It was an elusive planet that for 200 years appeared to explain Uranus's wobbly orbit. And there was the sister sun theorized to be near our solar system that caused asteroids to swerve toward Earth.
There is just one problem: neither "Planet X" nor "Nemesis" ever existed, researchers now say.
Or probably not.
"The outer solar system probably does not contain a large gas giant planet ("Planet X"), or a small, companion star ("Nemesis")," concluded University of Pennsylvania astronomer Kevin Luhman, who directed the study using NASA's Wide-field Infrared Survey Explorer (WISE) telescope.
The results were published in the most recent edition of The Astrophysical Journal.
Most theories had estimated Planet X to be up to four times the size of Jupiter—the biggest planet in our solar system.
They suggested it would be found some 1,486 billion kilometers (923 billion miles) from the sun, or about 10,000 times farther than the Earth's orbit.
But the images gathered by the telescope did not detect any object larger than Jupiter.
Luhman doesn't rule out the possibility that a planet is lurking somewhere in the asteroid belt.
It would be hard to find if it were closely aligned with a bright star that blinds the telescope or were much smaller than had been theorized.
But after this latest survey, Luhman said the odds of finding one are very unlikely: "That is like a one in a hundred chance."
History of Planet X
Scientists first imagined the existence of Planet X in 1781, when they discovered Uranus, a gas giant that astonished astronomers with its orbital variations, apparently incompatible with Newton's laws of gravity.
Observers concluded that these irregularities could be explained by the existence of another, unknown planet that was exerting its own gravitational force.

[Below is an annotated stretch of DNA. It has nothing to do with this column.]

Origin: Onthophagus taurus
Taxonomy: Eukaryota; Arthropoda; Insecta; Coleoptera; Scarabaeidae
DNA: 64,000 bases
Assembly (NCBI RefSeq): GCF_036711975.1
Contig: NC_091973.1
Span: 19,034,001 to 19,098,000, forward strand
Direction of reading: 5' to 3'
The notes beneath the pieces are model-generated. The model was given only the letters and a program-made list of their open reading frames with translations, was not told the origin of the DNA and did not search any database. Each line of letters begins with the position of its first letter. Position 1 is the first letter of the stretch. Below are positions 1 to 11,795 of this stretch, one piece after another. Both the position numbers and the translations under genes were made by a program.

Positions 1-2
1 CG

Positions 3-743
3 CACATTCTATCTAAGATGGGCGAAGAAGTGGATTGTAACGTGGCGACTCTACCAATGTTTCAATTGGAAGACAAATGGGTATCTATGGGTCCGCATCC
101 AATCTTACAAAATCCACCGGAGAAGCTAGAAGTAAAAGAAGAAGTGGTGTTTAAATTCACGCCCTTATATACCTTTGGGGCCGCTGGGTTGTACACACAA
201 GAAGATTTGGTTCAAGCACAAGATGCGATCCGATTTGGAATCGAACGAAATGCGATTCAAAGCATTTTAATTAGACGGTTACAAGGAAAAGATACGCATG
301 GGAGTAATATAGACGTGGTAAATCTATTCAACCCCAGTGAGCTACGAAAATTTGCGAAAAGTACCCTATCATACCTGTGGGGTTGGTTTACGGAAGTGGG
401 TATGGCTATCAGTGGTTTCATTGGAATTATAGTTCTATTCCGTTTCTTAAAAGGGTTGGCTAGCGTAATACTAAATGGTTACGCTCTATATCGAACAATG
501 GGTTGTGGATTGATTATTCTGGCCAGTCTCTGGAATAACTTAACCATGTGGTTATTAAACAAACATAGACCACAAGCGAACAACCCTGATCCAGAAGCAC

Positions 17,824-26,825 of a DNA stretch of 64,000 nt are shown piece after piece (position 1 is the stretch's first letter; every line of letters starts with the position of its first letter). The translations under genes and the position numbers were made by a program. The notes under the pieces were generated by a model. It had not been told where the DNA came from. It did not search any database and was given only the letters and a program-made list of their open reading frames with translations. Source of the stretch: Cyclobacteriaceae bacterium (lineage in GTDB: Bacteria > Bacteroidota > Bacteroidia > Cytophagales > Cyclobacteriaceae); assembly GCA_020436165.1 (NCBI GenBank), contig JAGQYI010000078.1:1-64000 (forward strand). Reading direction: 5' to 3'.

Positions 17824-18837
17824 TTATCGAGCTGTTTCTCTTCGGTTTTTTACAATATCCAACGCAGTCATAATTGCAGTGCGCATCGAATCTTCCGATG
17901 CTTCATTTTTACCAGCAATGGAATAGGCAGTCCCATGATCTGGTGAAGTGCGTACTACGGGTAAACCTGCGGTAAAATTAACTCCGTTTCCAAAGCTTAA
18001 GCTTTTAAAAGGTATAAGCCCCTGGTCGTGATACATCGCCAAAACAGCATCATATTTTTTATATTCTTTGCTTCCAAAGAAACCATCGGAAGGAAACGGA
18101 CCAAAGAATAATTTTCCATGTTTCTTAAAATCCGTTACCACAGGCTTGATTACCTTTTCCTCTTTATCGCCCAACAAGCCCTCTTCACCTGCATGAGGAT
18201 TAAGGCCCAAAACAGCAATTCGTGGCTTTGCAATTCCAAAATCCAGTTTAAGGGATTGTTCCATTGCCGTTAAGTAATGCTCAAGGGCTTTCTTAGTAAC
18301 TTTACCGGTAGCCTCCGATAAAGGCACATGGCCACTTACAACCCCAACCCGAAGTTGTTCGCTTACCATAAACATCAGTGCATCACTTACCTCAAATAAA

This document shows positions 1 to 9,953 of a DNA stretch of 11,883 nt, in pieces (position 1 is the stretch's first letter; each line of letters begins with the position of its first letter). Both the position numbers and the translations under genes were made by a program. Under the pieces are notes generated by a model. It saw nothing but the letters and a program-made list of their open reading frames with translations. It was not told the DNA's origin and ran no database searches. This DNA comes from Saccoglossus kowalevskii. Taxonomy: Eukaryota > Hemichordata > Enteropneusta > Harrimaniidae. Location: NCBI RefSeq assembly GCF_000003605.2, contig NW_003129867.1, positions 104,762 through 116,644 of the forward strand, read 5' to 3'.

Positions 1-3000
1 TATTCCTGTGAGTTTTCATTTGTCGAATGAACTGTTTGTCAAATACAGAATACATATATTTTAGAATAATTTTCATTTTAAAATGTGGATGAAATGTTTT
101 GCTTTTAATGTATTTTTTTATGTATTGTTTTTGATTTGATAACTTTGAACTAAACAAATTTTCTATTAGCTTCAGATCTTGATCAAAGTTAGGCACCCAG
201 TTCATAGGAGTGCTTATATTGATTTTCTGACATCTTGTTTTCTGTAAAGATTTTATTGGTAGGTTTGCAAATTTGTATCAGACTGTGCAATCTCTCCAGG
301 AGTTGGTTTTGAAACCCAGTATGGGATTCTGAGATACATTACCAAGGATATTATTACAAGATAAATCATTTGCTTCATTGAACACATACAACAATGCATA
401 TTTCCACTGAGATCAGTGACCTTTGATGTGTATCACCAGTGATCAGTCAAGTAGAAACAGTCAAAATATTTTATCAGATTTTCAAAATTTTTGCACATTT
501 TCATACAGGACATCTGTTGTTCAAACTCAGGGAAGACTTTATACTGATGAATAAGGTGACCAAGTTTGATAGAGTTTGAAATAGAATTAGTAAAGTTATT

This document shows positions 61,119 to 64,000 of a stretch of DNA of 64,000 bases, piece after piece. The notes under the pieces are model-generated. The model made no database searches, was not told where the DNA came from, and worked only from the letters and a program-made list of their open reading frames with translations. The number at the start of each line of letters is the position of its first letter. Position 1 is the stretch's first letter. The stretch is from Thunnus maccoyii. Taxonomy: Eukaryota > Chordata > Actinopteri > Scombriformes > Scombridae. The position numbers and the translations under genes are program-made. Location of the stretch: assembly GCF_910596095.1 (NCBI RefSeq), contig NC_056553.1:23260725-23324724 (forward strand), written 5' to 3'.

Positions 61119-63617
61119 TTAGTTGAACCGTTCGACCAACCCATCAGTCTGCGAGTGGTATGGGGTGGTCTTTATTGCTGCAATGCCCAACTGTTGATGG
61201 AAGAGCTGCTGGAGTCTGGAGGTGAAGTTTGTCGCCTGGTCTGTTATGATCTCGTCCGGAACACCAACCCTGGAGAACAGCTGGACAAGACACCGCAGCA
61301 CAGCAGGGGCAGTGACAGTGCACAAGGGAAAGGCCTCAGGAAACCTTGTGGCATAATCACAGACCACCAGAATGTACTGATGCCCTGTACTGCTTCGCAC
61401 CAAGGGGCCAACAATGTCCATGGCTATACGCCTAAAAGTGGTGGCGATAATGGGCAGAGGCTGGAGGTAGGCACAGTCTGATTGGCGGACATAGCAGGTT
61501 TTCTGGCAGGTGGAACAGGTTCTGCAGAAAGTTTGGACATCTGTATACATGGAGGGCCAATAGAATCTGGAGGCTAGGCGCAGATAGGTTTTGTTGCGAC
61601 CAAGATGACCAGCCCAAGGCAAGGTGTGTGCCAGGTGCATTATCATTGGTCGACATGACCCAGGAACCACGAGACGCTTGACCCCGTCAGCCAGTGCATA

Attempts to track this mysterious Planet X led to the discovery of Neptune in 1846. But the estimated mass of Neptune couldn't explain the deviations of Uranus's orbit.
That led astronomers to continue their search for Planet X—which, in turn, led to the discovery of Pluto in 1930. But the dwarf planet was also too small to explain Uranus's irregular path around the sun.
Finally, in the 1990s, researchers determined that they had slightly overestimated the mass of Neptune, which meant the planet could in fact be the reason for Uranus's orbital behavior.
Yet Planet X believers were still not convinced.
Sister sun killed dinosaurs?
The existence of Nemesis, a sun-like star nearby, was first posited in the 1980s. The star, by occasionally coming closer to the sun, interfered with the orbit of comets and asteroids leading them to occasionally hit the Earth.
Collisions like these are blamed for the five mass extinctions over the last 540 million years—the most recent being the dinosaur extinction 65 million years ago.
"So over the years, there have been different pieces of evidence suggesting there might be something there," Luhman explained to AFP.
But the WISE telescope didn't find anything.
The hunt for Planet X and Nemesis may have turned up empty, but the study did uncover 3,525 stars and brown dwarfs—celestial objects whose mass puts them between a star and a large planet—within 500 light years of the sun.
"Neighboring star systems that have been hiding in plain sight just jump out in the WISE data," said Ned Wright, a University of California, Los Angeles astronomer who contributed to the study.
Explore further: WISE survey finds thousands of new stars, but no 'Planet X'